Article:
All these four cases are required to make up the one hundred cases mentioned in the title at the close of chap. 30; but the first is altogether omitted in the text, and the others are not properly discriminated. We have supplied the first in brackets, and corrected the others accordingly.

[24] See above, chap. 27, and Mahâvagga II, 22, 3; IX, 4, 7.

[25] The hundred cases are made up thus: Chap. 29, ĪĪ 1, 2, 3, 4, 5 contain each of them four cases (after our correction of 29. 2); so that chap. 29 gives altogether twenty cases. Then in chap. 30, each of these twenty cases is repeated in the four other cases there given; so that chap. 30 gives altogether eighty cases. Of these eighty cases, as usual, at the end of a repetition, the last (four cases) are set out in full.

[26] This section corresponds to chap. 29, section 1.

[27] This section corresponds to chap. 29, section 2.

[28] As laid down in chap. 31.

[29] This includes, of course, the two other cases of a Bhikkhu who has rendered himself liable to, or'is undergoing the Mânatta discipline.

[30] On the opposition of vavatthita and sambhinna, compare Minayeff Pâtimokkha, p. 29, where these two expressions are used of language.

[31] The chapter is translated as it stands. To supply the implications involved, the words 'a Bhikkhu' at the beginning should be understood as 'a Bhikkhu undergoing probation, or liable to the Mânatta discipline, or undergoing the Mânatta discipline, or fit to be rehabilitated.' And the conclusion should be supplied as in chap. 28, except that the penalty in each case is not an additional probation, but a probation corresponding in length to the period which has elapsed since the first of those offences which the re-ordained Bhikkhu has concealed (either before or after the second ordination). The details are only worked out, in chap. 28, of the first of the several pairs here enumerated, and are intended to be supplied here for each of the other pairs in a similar way. All the pairs recur in chaps. 35, 36.

[32] Compare chap. 23, Ī 4.

[33] The concluding words of the last paragraph are here repeated.

[34] The Samanta Pâsâdikâ says, Missakan ti thullakkayâdîhi missitam; that is an act which involves not only a Samghâdisesa, but also some one or other of the lesser offences. Compare the use of missaka at Gâtaka II, 420, 433, and at Mahâ-parinibbâna Sutta, ed. Childers, p. 22.

[35] The concluding words of the last paragraph are here repeated.

[36] That is, any offence less than a Samghâdisesa. The Samanta Pâsâdikâ says, Suddhakan ti Samghâdisesam vinâ lahukâpattikkhandham eva.

[37] It is probably to be understood that a like rule is to apply in the other similar cases mentioned in the last paragraph of chap. 32.

[38] See chap. 33 for this list.

[39] In accordance with the rule laid down in chap. 28, which shows that by 'a Bhikkhu' must be understood 'a Bhikkhu who is under probation;' and the offences he has committed must have been concealed by him.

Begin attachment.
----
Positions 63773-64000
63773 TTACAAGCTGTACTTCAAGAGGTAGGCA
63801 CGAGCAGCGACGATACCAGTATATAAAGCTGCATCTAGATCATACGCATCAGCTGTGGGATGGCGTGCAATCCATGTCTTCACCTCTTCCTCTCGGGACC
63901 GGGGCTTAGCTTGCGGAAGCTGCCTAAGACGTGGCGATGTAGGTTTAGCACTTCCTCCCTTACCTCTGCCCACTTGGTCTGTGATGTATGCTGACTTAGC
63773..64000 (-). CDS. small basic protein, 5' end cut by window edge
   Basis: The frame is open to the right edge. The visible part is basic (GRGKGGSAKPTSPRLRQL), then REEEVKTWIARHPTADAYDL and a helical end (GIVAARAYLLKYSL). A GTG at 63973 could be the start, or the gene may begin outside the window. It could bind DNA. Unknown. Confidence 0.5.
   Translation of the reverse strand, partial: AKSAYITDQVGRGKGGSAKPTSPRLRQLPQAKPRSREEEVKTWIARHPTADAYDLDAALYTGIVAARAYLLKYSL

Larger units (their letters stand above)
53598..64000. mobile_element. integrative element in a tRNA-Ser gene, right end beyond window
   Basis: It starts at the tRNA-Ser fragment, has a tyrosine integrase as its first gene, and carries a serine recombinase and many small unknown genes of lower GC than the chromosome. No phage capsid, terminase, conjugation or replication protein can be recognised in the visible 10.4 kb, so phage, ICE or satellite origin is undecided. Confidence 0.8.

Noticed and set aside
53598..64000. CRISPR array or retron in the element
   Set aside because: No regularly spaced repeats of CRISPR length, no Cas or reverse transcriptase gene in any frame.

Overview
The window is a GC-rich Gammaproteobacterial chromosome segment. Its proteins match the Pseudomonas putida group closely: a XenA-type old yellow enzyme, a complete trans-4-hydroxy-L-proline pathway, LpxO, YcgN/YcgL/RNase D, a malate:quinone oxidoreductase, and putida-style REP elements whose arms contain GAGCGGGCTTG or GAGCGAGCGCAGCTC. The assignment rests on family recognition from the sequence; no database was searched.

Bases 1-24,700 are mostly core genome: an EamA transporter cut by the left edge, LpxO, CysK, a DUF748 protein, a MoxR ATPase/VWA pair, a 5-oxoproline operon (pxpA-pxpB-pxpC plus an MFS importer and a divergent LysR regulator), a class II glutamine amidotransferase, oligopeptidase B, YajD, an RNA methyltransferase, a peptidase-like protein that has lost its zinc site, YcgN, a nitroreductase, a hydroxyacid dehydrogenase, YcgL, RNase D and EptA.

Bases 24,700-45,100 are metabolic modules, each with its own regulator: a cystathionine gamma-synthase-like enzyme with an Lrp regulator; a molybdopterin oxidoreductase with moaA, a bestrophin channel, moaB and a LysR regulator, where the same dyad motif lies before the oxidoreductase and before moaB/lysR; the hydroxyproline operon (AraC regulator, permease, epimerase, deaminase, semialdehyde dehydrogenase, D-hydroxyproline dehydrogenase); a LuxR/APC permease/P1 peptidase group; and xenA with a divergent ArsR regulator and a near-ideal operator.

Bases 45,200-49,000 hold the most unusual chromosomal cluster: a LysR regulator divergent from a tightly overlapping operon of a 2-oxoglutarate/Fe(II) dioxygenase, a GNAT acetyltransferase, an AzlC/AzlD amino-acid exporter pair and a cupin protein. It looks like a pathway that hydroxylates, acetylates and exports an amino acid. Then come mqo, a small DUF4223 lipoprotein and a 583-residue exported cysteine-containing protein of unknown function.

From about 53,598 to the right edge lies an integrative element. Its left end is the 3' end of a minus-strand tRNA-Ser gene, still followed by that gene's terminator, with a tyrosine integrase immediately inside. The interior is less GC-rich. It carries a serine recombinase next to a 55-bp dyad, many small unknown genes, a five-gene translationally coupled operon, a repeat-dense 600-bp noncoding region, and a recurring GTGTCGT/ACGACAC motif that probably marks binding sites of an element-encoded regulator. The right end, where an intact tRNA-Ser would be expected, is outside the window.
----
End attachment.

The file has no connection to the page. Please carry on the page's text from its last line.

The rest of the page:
[40] Akuppa. The technical term kammam kopeti is not to revoke the valid decision of a kamma regularly held, but to show that the kamma by reason of some irregularity was no real kamma, and its whole proceedings therefore void. One may compare akuppâ me keto-vimutti spoken by the Buddha immediately after he had attained Nirvâna under the Bo Tree (Ariyapariyosâna Sutta in H. O.'s 'Buddha,' p. 429) and the opposite idea in Sutta Nipâta IV, 3, 5.

[41] These offences must be understood to be offences committed while under probation, and concealed. See the note on chap. 35, Ī 1.

 


 

NOTE ON ABHIHATTHUM.

[440] In the 7th Nissaggiya, in the 34th Pâkittiya, and in the 36th Pâkittiya there occurs the phrase abhihatthum pavâreyya, regarding the correct translation of which, as will be seen from the note on the first passage, we were in doubt. The connection is always 'if A should offer B,' &c.; and the only difficulty is the force of the word abhihatthum which precedes the 'should offer,' and in some way qualifies it. In all three passages the Old Commentary preserved in the Sutta-Vibhaṅga explains the two words abhihatthum pavâreyya by 'Take just as much as you want' (yâvatakam ikkhasi tâvatakam ganhâhi), which does not solve the difficulty. On the following words of the third passage, however, the Old Commentary (see H. O., 'Vinaya Pitakam,' vol. iv, p. 84) uses the word abhiharati in its usual sense of 'he brings up to, offers to, hands over to,' as practically equivalent to abhihatthum pavâreti; and Buddhaghosa, in the Samanta Pâsâdikâ on the 7th Nissaggiya, uses abhiharitvâ as directly equivalent to abhihatthum.

Now in a passage quoted from the Thera-gâthâ in H. O.'s 'Buddha, sein Leben, seine Lehre, and seine Gemeinde' (p. 425, note 1), nikkhamitumna occurs as the gerund of nikkhamati instead of nikkhamitvâna. The existence in Prâkrit of corresponding gerunds in -tu, -tum for -tvâ, and in -tûna, -tuâna for -tvâna, is laid down in Hemakandra II, 146 (Pischel, vol. i, p. 62). And Professor Weber has given corresponding forms (âhattu, kattu, &c.) from the Gain dialect in his Bhagavatî I, p. 433.

What we have in the phrase in question is therefore simply a gerund in -tum, and the two words taken together mean, 'if A should lay before and offer to B,' &c. The thing offered in one case is robes, in the other two cases food; and abhiharati is the usual word in Pâli for serving food, laying it before another person. Compare thâli-pâka-satâni abhihari at Gâtaka I, 186; and the phrase bhattâbhihâro abhihâriyittha constantly repeated in the Mahâ-sudassana Sutta (Rh. D., 'Buddhist Suttas,' in the last paragraph of chap. II, Ī 12, 29, 31, 33, 37).